City woman faces federal time

A federal jury convicted a Charlottesville woman of conspiracy to commit wire fraud on November 29 in the U.S. Western District Court. City resident Mary Dowdell and California resident Gregory Smyth faced charges stemming from a Ponzi scheme that defrauded investors out of more than $29 million. Smyth pleaded guilty to conspiracy to commit wire fraud a day before the jury found Dowdell guilty.

Mary Dowdell is the wife of Terry Dowdell, a Charlottesville man who raked in millions of dollars from investors who he had promised to make rich. In 2004, Terry Dowdell pleaded guilty to 20 felony charges and is currently serving a 15-year sentence in federal prison. Mary and Smyth, as part of the Ponzi scheme, "devised and intended to devise a scheme and artifice to defraud and to obtain money and property by means of materially false and fraudulent pretenses, representations, and promises," according to the federal indictment.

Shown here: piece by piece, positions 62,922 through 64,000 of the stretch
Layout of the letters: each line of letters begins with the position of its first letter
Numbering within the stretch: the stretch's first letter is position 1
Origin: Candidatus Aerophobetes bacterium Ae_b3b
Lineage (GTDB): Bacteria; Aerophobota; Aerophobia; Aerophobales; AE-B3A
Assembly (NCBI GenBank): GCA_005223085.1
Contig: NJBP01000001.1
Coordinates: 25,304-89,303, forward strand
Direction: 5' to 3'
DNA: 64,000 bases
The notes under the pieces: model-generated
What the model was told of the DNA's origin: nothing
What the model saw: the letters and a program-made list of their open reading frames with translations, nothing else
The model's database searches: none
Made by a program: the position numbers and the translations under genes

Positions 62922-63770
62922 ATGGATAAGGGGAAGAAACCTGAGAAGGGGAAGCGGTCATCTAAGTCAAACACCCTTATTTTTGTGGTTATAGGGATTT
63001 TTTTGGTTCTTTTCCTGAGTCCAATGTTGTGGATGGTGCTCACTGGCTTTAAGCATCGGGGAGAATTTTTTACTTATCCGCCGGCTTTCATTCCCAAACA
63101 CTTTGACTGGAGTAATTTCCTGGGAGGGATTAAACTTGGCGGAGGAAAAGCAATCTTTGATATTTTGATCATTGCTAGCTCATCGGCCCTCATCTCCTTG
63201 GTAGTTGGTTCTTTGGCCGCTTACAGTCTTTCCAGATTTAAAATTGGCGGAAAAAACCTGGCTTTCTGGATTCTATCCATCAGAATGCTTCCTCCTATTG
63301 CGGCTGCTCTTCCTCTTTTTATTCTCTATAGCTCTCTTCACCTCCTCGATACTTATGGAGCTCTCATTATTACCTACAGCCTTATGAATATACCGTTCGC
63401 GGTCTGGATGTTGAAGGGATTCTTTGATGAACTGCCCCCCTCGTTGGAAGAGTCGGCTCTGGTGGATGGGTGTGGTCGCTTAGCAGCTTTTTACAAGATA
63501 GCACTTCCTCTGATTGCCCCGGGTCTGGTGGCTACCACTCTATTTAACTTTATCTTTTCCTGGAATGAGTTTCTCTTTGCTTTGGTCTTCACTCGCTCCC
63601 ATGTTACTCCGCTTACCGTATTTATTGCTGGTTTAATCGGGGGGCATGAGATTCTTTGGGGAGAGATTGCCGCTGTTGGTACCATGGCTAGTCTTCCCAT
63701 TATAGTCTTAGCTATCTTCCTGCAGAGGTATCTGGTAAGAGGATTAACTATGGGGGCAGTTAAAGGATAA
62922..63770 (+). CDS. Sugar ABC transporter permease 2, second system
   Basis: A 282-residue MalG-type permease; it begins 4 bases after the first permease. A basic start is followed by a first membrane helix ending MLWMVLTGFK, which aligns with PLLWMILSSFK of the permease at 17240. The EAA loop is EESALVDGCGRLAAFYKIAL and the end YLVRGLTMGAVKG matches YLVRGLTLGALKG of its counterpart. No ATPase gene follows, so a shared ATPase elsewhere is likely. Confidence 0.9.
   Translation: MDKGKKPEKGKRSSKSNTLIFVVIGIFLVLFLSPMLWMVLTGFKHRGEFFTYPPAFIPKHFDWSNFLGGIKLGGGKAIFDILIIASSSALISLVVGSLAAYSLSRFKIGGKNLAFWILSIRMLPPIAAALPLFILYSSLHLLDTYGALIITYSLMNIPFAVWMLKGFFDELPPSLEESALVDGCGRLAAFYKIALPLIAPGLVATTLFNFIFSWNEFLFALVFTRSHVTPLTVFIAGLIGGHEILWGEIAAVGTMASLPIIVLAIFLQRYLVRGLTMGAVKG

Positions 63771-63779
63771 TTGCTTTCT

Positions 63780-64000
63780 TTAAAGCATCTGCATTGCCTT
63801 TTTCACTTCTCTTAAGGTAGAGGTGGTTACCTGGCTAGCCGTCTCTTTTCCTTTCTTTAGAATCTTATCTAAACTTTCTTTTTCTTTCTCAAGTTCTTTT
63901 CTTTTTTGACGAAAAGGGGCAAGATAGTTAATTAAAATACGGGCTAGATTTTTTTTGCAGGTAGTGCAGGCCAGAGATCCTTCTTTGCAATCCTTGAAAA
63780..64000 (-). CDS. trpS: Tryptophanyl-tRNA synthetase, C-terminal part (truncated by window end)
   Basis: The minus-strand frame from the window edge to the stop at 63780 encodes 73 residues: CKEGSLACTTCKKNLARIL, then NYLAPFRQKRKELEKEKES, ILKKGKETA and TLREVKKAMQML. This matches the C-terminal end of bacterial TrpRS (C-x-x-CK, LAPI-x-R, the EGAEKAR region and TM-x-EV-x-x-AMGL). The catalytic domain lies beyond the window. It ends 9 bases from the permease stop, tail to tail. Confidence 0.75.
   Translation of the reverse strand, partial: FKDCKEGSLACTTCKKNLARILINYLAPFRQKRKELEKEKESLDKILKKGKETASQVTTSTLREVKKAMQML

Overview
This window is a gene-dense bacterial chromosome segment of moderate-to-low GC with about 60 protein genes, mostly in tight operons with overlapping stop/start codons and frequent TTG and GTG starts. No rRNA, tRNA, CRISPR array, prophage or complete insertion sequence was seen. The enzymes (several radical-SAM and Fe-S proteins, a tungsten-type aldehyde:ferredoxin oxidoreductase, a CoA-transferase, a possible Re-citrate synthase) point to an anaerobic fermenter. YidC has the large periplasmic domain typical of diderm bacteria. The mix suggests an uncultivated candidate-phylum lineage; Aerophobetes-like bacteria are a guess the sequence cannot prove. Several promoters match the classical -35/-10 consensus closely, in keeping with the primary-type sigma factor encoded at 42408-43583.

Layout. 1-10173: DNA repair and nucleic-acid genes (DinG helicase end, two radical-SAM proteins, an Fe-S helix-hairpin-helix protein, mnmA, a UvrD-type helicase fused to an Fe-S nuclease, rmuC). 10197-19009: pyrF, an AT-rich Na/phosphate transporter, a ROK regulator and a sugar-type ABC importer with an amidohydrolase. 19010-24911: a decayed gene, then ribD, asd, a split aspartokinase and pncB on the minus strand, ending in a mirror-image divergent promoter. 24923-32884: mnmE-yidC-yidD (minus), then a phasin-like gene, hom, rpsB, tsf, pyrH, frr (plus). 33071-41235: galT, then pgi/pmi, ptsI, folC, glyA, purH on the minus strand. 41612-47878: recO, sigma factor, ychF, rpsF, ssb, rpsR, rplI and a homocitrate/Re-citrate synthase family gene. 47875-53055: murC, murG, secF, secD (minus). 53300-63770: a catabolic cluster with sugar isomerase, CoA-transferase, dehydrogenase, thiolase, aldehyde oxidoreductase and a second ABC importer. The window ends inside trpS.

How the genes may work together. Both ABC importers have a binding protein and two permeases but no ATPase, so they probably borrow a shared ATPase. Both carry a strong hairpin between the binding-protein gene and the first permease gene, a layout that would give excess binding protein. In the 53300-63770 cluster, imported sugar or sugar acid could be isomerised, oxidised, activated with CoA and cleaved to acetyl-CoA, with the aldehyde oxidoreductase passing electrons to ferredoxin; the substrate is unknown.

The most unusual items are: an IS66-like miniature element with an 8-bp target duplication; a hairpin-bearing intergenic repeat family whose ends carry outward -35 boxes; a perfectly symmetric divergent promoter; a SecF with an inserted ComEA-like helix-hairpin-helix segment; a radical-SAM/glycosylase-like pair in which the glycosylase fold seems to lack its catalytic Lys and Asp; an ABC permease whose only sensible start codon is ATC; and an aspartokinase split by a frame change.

The charges against Smyth and Mary originated from Terry Dowdell’s swindle of investors, when the two helped move money that was part of Terry’s frozen assets, some of which ended up in a Charlottesville bank.

It began in the late 1990s, when Terry started raising tens of millions of dollars from national and international investors, claiming he was investing the money into a fictitious "prime bank securities" trading program. To help encourage investors to part with large amounts of cash without understanding the details of the bank securities, Terry promised a gross return of at least 4 percent each week for a minimum of 40 weeks when they invested in his firm, Vavasseur Corporation, which was based in the Bahamas.

But inventors’ funds weren’t put into any investment programs. Terry pooled the money into his AmSouth accounts. It was from these accounts that he sent investors checks for their fictitious "profits," even as the pile of new investments grew.

But in 2001, the U.S. Securities and Exchange Commission froze Terry’s assets as it continued its investigation into the scheme. After those funds were frozen, the indictment claims that Smyth wrote checks drawn on accounts that contained Terry’s frozen assets, and that Mary Dowdell cashed seven of those checks, totaling $42,500, and depositing them into her Charlottesville Bank of America account.

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